The Future of Publishing 2017
An STM Week Event

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New people, new markets, new challenges

The Future of Publishing seminar grew out of last years 'publishing in a larger world' day, which explored the ways in which the 'world' of scholarly publishing is expanding not just geographically, but also in terms of the people who work in it and the technologies that we use. This year, we've refined the themes of the day as we explore some of the more challenging but less well-discussed aspects of what the future may hold for our industry.

This year's keynote will be from Nancy Roberts, Founder & Director of Business Inclusivity; a consultancy that helps businesses recruit and retain the most talented staff. Isabel Thompson, who is formerly of OUP and now an analyst at Stone and River Consulting will build on Nancy's talk and discuss how to build a resilient work place in the face of changing requirements and needs from staff, customers and stakeholders. 

Michiel Kolman, SVP at Elsevier will complete our conversation on diversity when he talks about how to make your business an LGBT+ friendly environment, and his experiences with Elsevier Pride.

After the break, we'll explore another aspect of how our industry is changing and expanding. Lucy Lambe from LSE will talk about how she's building a library publishing operation at London School of Economics that blurs the lines between repository and publisher and Lara Speicher from University College London, will talk about their university press, which reports to the library, but operates like a traditional university press.

As well as changing staff and customer demographics, and new types of publishing operations, our industry is also approaching new markets. We'll hear about two very interesting case studies of how to do business outside of our traditional markets. Joanne Sheppard of Holtzbrinck Publishing Group will draw on her extensive experience doing business in China, a fascinating and altogether different marketplace. Ricardo Redisch of Évora Publishing House will talk from a local perspective about another of the BRIC countries, Brazil. 

Finally, we'll take a more technical direction and explore how new types of data and analyses are being used by publishers to support strategic decision making. Kathryn Sharples form Wiley will talk about how they use data to support editorial and business decisions. After that, Martin Szomszor of Digital Science will talk about how new types of data and techniques are changing how we can analyse research against a backdrop of changing customer requirements. Finally David Smith of IET will discuss how publishers can become more analytic and data driven in small ways. He'll give some examples of 'small wins' that he's worked on at IET.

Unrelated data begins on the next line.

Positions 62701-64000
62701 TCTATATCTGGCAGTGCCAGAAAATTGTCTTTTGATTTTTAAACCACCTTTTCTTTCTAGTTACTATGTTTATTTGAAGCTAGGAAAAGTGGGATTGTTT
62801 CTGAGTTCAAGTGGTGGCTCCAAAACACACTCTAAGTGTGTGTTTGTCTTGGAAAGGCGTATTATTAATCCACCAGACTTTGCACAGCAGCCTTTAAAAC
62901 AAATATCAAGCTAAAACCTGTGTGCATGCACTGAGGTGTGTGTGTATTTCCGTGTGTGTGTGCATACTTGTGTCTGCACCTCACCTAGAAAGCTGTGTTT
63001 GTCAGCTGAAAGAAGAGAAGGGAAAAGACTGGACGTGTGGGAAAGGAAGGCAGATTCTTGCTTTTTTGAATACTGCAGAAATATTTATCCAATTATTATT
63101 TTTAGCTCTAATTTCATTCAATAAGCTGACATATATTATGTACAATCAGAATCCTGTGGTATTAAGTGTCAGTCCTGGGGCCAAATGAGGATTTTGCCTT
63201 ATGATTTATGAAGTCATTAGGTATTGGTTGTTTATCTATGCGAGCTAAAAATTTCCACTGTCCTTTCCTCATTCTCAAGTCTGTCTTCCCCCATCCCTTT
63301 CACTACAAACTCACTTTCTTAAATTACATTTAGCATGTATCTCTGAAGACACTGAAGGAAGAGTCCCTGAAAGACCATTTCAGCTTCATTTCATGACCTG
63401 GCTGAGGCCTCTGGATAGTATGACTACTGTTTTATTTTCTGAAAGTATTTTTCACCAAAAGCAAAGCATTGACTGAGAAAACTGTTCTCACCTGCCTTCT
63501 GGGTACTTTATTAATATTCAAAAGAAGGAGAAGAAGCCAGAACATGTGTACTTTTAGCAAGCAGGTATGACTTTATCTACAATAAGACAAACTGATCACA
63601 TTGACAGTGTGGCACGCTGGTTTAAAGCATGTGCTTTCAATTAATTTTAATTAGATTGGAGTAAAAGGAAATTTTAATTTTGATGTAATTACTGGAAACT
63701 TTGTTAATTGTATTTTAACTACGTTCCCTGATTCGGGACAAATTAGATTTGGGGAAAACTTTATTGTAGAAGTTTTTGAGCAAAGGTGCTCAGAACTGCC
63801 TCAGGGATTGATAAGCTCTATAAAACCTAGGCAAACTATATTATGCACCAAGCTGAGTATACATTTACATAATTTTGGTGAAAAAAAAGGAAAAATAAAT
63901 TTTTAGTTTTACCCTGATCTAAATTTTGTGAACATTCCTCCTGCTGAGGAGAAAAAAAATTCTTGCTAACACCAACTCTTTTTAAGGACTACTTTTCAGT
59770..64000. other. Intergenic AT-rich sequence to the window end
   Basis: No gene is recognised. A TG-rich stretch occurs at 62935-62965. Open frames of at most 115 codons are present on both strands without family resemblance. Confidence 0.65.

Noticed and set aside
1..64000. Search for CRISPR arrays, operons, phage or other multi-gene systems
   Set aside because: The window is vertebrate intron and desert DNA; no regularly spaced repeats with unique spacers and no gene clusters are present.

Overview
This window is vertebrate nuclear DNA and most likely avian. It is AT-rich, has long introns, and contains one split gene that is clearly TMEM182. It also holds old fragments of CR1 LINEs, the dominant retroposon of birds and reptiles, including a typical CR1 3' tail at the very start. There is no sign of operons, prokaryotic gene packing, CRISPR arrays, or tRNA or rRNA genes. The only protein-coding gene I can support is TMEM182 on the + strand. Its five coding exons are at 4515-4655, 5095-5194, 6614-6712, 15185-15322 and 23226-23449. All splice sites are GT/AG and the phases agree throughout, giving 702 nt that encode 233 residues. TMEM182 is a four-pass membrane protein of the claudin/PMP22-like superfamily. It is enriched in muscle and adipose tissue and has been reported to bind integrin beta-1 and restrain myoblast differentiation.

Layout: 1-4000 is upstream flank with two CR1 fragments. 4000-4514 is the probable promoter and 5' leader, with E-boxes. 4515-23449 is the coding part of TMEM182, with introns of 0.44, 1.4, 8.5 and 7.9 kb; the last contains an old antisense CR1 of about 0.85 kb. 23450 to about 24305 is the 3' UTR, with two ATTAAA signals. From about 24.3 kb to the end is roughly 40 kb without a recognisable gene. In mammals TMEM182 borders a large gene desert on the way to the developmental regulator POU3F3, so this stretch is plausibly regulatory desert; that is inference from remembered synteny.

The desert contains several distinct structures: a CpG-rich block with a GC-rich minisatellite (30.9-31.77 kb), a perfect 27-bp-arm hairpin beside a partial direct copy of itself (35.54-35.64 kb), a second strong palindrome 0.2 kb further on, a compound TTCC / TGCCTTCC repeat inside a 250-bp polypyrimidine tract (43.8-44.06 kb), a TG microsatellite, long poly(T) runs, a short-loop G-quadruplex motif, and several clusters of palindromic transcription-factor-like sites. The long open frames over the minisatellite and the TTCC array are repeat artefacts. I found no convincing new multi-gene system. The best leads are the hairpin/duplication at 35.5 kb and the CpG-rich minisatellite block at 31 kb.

Seminar Director: Phill Jones, Director of Publishing Innovation, Digital Science  

The topics we will cover will include

  • How to engage with emerging markets such as China and India
  • The roles and effects of millennials in the workplace
  • Data-driven decision making and being agile
  • Cyber Security

Provisional programme (more speakers/titles to be confirmed)


Registration, coffee & networking


The Elephant in the Room: The real challenge facing publishers today

Nancy Roberts, Founder & Director, Business Inclusivity

Endless conference hours have been given over in recent years to the many challenges publishers face, but relatively little attention has been paid to the biggest issue of all: the changing nature of the workforce. In this paper, Nancy will discuss the urgent need for publishers to rethink the way they recruit and retain staff, and will call on publishers to take on the challenge of creating truly diverse and inclusive workplaces.


Thriving not surviving: how resilience thinking will help you succeed as the world around you changes

Isabel Thompson, Analyst, Stone & River Consulting LLC

It's a whirlwind of change out there: new mandates, start-ups, different workplace and customer demographics, exciting new technologies, researchers’ expectations - the list is endless, as usual. So let’s stop thinking about what’s changing for a moment. The one thing that doesn’t change, is the fact that everything changes. Please excuse the blindingly obvious, because that’s precisely the point: most of the time this is an implicit assumption about the world we live in, rather an explicit framework in which to conduct our thinking.